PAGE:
LUXURY: Inturotel Cala Esmeralda
This stylish seafront hotel is the perfect option for those looking for a bit of luxury. It is ‘adults only’ and has an on-site spa, beautiful gardens, 3 outdoor pools and direct access to Cala Esmeralda beach.
Day 5: Calo des Moro, Cala S’Almunia & other beaches
Wake up early and get ready to explore some more fabulous beaches on the southeast coast.
The first one I recommend that you visit is Calo des Moro. This little slice of paradise is considered one of the most beautiful beaches in Mallorca. The color of the water in this narrow bay is the most unbelievable shade of blue. I was completely awestruck when I saw it! It’s a truly amazing sight and a must-visit spot in every Mallorca itinerary.
Because of its popularity and small size, the beach tends to get packed very quickly, which is the reason I recommend coming here early. I’ve heard that in July and August, you sometimes have to wait for an hour to get to the beach since the authorities regulate the number of people they let there.
Just a few minutes’ walk from Calo des Moro lies Cala S’Almunia beach, which I found equally beautiful. This tiny cove is sheltered by rocks and surrounded by old boat houses. It’s an incredibly picturesque place with calm, crystal clear water – it almost felt like being in a swimming pool.
If you’re in the mood to see more beaches, consider visiting Cala Llombards or Cala Santanyi. I visited Cala Llombards and while it’s definitely a lovely beach, it wasn’t among my favorites in Mallorca. Due to the currents, the water was a bit dirty when I was there and it was also very crowded.
Alternatively, you could visit the small fishing village Cala Figuera. Although there’s no beach here, I’ve heard it’s a very charming place and worth a quick visit.
Where to stay
Spend another night in Cala d’Or. See my hotel recommendations under Day 4.
Day 6: Mondrago Natural Park
Today will be all about exploring Mondrago Natural Park. Situated just 6 kilometers from Cala d’Or, this coastal nature reserve is home to pine forests, wetlands, various bird species and several beaches with white sand.
Depending on your interests, you can make it a relaxing beach day or you can explore the different coves, walking trails and viewpoints the park has to offer. The three main beaches here are S’Amarador Beach (the largest), Cala Mondrago and Calo des Borgit (the smallest).
If you’re looking for something a little more adventurous, you can visit the park on this guided jetski tour departing from Cala d’Or.
On the day I visited Mondrago Natural Park the sea was really rough. This unfortunately meant that the water was cloudy and full of debris, and the beaches didn’t look very inviting.
From what I’ve read though, this is rather unusual, so you’ll probably have better luck than me. Based on the photos I’ve seen, the beaches here look heavenly when the sea is calm. Plus you’ll also be able to go snorkeling. Apparently, there are lots of fish to see around the rocks.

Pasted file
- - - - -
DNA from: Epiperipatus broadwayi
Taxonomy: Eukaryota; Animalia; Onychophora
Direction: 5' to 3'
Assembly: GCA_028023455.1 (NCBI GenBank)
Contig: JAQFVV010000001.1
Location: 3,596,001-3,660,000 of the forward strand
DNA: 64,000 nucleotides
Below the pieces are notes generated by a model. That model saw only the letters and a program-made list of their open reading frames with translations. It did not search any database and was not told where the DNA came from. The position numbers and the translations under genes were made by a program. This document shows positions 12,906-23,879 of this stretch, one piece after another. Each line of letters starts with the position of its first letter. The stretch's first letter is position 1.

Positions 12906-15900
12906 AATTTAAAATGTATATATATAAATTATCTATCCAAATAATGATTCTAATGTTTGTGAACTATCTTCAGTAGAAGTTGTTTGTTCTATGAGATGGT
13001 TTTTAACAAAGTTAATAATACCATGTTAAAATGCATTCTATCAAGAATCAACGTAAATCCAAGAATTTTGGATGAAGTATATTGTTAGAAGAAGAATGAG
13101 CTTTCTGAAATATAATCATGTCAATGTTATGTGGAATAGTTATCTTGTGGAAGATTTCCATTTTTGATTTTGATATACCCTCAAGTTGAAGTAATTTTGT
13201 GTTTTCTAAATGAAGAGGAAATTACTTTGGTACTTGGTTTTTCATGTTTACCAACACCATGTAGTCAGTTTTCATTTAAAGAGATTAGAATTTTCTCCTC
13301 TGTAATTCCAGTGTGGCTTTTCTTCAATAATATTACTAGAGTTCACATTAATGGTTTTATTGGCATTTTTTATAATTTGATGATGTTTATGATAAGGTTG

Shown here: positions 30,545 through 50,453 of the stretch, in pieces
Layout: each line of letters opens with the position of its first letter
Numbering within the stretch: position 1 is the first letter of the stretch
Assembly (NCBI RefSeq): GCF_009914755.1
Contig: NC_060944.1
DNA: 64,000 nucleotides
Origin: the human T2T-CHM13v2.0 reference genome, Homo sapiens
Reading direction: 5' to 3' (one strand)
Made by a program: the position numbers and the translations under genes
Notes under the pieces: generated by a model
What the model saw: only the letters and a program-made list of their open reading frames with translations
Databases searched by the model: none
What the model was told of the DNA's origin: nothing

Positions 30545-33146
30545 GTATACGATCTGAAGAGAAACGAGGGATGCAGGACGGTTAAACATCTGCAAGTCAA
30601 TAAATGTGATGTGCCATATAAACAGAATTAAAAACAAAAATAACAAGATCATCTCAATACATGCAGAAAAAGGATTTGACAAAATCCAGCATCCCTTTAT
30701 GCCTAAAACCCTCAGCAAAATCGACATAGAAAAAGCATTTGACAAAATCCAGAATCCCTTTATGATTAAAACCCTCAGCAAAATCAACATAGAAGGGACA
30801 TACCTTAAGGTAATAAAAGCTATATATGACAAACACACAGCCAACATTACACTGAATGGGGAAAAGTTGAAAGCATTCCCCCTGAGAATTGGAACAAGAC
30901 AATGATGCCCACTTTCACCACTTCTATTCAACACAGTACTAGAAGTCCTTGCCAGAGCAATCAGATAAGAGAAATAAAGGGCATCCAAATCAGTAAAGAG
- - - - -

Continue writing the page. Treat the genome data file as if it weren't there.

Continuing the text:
Where to stay
Spend another night in Cala d’Or. See my hotel recommendations under Day 4.
Day 7: Palma de Mallorca
Spend the final day of this Mallorca itinerary by discovering Palma, the capital city of Mallorca. The best way to explore this beautiful seaside city is on foot since the main sights are all within walking distance from each other.
One of the most iconic attractions here is Palma Cathedral, better known as La Seu. Visiting this impressive gothic masterpiece is undoubtedly one of the best things to do in Palma de Mallorca. The cathedral, which took almost 400 years to build, overlooks the Bay of Palma and features magnificent stained-glass windows.
Right next to the cathedral lies the 14th-century Royal Palace of La Almudaina, which is one of the official residences of the royal family of Spain and is open to visitors.
In the charming old town of Palma, you’ll find lots of cozy cafes, tapas bars and shops lining the narrow cobblestone streets. Visit the bustling Placa Major, the main square of the city and sample some local delicacies at Mercat de l’Olivar, Palma’s oldest food market.
If you have time, you could also visit some of Palma’s fantastic beaches like Cala Major or Playa de Palma and stroll along the seafront promenade.
Mallorca itinerary map
On this map, you can find the locations of all the stops included in this one week Mallorca itinerary. The destinations of each of the days are marked with a different color so you can have an easy overview. Click on the top left corner of the map for more details.
Other destinations to include in your Mallorca itinerary
If you have more than a week in Mallorca, you’re lucky because there are lots of exciting places left to see on this mesmerizing island.
If I had more time, I would have loved to visit the following spots:
- Cap de Formentor – a narrow peninsula with dramatic scenery and spectacular beaches like Cala Figuera and Platja de Formentor
- Puig de Massanella – a mountain peak with panoramic views; accessible only by hiking
- Ses Salines – a small village surrounded by several postcard-perfect white-sand beaches like Es Trenc, Cala Màrmols and Es Caragol
- Fornalutx & Biniaraix – picturesque villages in the Tramuntana mountains
- Cuevas del Drach (Drach Caves) – a cave system with one of the largest underground lakes in the world. Book your tour to the caves here.